We will then pay close attention to the extended, 7-12 days, when a strong cold front looks to move through our area. This cool down will actually be partially related to Typhoon Jelawat. As Jelawat moves N/NNE and impacts Japan, it will force warm & moist air into the higher latitudes which in return the atmosphere will try to 'balance' this impact and send cold air southward into our neck of the woods. We will keep a close eye on this cold front as well as the rain chances over the next few days. We will have updates as needed.

(These thoughts are that of "Texoma Weather" and primoweather.com. For official information, please see www.nws.noaa.gov)

Tuesday, September 25, 2012

Rain Chances On The Incease

Good afternoon, Texoma! Rain chances are slowly creeping back into our forecast. Storms have fired in the eastern Texas Panhandle; those storms will push ENE through the evening hours. These storms are the first in a series of storms that will develop throughout the week in response to an elongated upper level trough. Parts of central/northern Oklahoma and southeastern Kansas will get very heavy rainfall; some locations could pick up 2-5".

Later in the week and over the weekend, western/southern Texas could get in on the action too. A piece of energy from Hurricane Miriam may move over Texas producing excessive rainfall in excess of 3". Guidance is all over the place with the evolution of this energy, but I'm leaning towards the heavier rain that the ECMWF showing. This model has been very consistent with this feature. Temperatures will cool across the Southern Plains due to an increase in clouds/precip. I'll have updates as needed.

Sunday, September 23, 2012

2012-13 Winter Outlook

This winter should be very different from last winter.  We at "Texoma Weather" & primoweather.com are expecting chilly & stormy conditions for the eastern part of the nation.  It's no secret that we will deal with a weak to moderate El Nino this season, and it no secret what its impacts are on the nation-specifically across the Southern Plains.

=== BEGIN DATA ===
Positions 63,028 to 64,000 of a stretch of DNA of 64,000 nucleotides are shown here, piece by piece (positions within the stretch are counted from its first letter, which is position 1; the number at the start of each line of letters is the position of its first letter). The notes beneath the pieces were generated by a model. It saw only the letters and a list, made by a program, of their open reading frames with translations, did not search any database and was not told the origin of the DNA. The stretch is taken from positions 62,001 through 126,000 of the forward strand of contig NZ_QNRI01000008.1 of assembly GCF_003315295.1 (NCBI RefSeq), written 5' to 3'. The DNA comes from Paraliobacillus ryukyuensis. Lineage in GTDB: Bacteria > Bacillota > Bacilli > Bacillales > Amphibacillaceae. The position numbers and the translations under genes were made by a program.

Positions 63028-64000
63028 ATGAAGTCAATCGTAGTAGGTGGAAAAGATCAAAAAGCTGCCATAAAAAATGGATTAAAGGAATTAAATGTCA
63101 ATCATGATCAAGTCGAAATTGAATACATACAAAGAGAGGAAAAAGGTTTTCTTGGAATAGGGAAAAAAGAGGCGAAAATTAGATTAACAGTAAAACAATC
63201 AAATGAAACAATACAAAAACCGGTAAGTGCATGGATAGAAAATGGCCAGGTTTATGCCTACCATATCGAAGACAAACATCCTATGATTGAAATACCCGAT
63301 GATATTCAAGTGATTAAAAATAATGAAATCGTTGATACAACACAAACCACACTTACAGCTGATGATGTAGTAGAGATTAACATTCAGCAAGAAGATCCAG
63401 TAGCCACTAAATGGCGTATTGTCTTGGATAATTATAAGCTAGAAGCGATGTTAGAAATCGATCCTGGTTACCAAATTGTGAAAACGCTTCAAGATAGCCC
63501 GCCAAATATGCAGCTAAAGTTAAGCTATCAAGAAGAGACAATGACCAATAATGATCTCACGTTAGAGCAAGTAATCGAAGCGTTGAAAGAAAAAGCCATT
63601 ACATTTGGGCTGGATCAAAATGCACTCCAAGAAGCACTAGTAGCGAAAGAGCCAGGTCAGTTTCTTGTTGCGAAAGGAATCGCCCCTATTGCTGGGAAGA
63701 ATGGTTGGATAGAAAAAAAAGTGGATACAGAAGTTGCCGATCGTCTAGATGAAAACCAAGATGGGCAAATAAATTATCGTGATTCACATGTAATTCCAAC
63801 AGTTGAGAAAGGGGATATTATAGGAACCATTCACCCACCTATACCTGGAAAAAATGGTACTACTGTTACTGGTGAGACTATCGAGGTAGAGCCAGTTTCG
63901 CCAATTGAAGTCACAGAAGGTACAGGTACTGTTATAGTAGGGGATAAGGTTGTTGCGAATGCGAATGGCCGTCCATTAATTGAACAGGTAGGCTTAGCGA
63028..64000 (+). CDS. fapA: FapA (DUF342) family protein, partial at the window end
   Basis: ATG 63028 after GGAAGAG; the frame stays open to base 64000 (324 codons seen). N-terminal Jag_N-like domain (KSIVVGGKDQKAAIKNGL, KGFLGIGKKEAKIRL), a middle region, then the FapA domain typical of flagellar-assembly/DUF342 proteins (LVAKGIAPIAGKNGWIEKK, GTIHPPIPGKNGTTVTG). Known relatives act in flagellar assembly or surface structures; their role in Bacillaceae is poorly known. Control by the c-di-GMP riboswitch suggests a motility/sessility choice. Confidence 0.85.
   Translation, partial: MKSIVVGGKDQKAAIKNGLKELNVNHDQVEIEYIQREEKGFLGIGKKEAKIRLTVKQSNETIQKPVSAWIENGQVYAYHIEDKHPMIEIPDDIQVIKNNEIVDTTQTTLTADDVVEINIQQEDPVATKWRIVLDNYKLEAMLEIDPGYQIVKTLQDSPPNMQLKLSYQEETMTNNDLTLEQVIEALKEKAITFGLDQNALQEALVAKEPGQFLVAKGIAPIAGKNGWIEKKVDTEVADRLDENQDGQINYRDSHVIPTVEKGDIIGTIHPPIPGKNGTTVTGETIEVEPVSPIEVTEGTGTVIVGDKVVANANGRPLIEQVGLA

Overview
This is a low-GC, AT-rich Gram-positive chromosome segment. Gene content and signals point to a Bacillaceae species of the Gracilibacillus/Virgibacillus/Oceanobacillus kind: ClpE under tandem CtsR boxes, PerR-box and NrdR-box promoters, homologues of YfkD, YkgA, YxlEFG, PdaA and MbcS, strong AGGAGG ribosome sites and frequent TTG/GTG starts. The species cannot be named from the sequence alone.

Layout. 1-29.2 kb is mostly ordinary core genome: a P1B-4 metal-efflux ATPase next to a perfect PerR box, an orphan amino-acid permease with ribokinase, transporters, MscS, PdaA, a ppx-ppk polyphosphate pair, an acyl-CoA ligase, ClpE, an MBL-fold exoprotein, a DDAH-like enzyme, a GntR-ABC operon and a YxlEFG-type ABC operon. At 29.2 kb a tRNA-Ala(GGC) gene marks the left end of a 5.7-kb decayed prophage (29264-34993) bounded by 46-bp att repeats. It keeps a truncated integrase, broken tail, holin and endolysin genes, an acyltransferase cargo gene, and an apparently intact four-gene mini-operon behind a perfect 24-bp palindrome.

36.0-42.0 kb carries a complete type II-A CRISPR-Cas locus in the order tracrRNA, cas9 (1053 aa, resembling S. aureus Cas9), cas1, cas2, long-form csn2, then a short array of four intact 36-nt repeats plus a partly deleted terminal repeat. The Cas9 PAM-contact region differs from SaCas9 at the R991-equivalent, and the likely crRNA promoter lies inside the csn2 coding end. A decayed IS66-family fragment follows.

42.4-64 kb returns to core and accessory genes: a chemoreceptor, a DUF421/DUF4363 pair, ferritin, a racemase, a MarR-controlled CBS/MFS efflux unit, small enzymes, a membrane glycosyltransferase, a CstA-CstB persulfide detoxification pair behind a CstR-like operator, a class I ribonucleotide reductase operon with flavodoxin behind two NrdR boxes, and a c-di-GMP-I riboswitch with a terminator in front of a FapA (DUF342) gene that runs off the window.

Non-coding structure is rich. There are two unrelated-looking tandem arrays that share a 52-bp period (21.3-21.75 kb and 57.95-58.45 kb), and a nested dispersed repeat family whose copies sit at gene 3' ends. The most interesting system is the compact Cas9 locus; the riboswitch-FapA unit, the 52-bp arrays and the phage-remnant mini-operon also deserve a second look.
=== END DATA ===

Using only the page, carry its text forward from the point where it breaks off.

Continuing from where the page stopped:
Let's start out looking at the 'big picture!'  We are expecting frequent arctic visits east of the Rockies.  Temperatures should be below average for the eastern third of the nation;  the Southern Plains and Southeast will also see below average temperatures.  (The northwest will deal with temperatures that are slightly above average.)  Expect wet conditions for much of the southern United States, and some of that will be in the form of winter precipitation.  California will receive some much needed rainfall as will the Southeast-places like Alabama, Georgia, and South Carolina.

Now let's bring it in and look at Texas, Oklahoma, and Kansas.  We are expecting a very active winter for the Southern Plains.  Temperatures will be below average with above average precipitation.  There will be several winter precipitation chances for central-northern Texas, Oklahoma, and central-southern Kansas;  snow & ice will be above average for cities across the Southern Plains such as Dallas-Fort Worth, OKC-Norman, Tulsa, & Wichita.  

The above average precipitation will be caused by an active southern jet.  There will be several disturbances and cutoff lows that traverse across the lower latitudes of the United States.  This active jet paired with a negative PDO means a wintry mess will likely develop a few times across the southern portion of the country. 

The first wintry precip event should evolve in Kansas, Oklahoma & the Texas Panhandle in mid-November; we wouldn't be surprised to see some sleet pellets/flurries fall in Kansas earlier than that.  North Texas can expect to see it's first wintry event by early December.  The most active winter period should evolve from late-November through mid-January, followed by another peak in mid-February. 

We will have updates on our forecast as needed.  This is our preliminary winter outlook and should be used as that.  Please keep an eye out for severe weather this winter season too because there could be a couple severe weather events for eastern Texas and the Gulf Coast States. 
(For official forecasts, please see www.nws.noaa.gov)